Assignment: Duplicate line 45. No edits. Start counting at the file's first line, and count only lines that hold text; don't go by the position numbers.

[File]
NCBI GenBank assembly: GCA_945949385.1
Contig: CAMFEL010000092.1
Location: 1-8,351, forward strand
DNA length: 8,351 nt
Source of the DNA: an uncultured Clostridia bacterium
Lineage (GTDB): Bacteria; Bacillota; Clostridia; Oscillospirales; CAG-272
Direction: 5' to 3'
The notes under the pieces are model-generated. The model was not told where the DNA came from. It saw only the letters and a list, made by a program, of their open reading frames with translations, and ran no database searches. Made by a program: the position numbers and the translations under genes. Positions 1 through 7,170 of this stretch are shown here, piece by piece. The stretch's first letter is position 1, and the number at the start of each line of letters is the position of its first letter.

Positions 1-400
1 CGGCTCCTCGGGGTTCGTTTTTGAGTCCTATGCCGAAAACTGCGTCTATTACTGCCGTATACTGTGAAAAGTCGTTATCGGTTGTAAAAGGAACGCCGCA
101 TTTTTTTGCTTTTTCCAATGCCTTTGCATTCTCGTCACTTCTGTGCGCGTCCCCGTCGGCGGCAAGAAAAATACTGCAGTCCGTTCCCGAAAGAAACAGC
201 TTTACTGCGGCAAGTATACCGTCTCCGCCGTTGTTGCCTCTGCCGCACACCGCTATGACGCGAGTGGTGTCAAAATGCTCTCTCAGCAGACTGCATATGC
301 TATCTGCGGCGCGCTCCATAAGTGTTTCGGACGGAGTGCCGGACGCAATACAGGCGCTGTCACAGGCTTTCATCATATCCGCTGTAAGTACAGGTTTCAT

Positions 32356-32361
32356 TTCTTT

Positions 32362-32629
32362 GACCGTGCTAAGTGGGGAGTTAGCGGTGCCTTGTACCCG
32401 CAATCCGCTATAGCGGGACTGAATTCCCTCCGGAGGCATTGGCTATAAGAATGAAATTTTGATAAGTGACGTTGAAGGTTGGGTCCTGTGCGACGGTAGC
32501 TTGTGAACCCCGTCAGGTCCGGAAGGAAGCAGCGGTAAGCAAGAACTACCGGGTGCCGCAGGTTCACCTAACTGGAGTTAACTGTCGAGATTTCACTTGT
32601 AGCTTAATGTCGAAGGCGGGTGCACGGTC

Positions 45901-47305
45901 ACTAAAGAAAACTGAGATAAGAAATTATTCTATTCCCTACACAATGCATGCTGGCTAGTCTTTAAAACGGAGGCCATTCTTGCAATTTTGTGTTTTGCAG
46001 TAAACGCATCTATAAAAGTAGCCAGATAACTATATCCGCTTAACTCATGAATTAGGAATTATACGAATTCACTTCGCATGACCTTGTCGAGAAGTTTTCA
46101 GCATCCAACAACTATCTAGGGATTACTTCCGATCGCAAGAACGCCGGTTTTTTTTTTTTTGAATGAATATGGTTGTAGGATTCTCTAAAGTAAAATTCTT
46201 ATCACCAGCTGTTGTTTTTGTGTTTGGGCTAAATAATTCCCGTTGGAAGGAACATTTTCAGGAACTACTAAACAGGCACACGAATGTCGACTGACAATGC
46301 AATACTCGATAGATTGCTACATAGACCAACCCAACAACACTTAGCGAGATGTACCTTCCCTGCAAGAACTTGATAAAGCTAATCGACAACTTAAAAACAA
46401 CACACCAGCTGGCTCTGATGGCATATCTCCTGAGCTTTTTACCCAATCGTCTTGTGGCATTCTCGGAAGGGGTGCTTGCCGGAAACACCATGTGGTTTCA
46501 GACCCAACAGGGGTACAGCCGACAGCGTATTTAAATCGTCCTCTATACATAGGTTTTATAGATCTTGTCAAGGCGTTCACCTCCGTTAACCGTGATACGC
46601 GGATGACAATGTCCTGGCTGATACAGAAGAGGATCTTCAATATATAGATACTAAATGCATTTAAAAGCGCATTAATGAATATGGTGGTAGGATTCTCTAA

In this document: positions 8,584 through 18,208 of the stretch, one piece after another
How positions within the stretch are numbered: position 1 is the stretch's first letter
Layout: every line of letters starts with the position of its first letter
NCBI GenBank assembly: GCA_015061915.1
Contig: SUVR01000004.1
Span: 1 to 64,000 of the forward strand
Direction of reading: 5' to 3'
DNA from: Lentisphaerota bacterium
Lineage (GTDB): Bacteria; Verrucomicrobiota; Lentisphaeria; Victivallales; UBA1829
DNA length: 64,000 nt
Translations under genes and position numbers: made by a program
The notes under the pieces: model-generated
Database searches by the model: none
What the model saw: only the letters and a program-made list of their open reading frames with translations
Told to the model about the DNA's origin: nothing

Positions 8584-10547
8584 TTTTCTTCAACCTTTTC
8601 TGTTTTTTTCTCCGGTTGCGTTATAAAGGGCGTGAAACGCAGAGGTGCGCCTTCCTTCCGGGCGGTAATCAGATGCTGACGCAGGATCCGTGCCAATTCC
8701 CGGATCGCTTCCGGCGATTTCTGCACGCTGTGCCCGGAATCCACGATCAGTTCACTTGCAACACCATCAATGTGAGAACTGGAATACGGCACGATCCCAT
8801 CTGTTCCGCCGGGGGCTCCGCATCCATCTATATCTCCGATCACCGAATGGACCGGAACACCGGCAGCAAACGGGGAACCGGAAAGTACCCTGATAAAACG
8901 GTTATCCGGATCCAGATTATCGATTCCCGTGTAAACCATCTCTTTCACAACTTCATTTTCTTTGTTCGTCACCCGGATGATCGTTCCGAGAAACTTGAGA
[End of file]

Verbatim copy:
Positions 8584-10547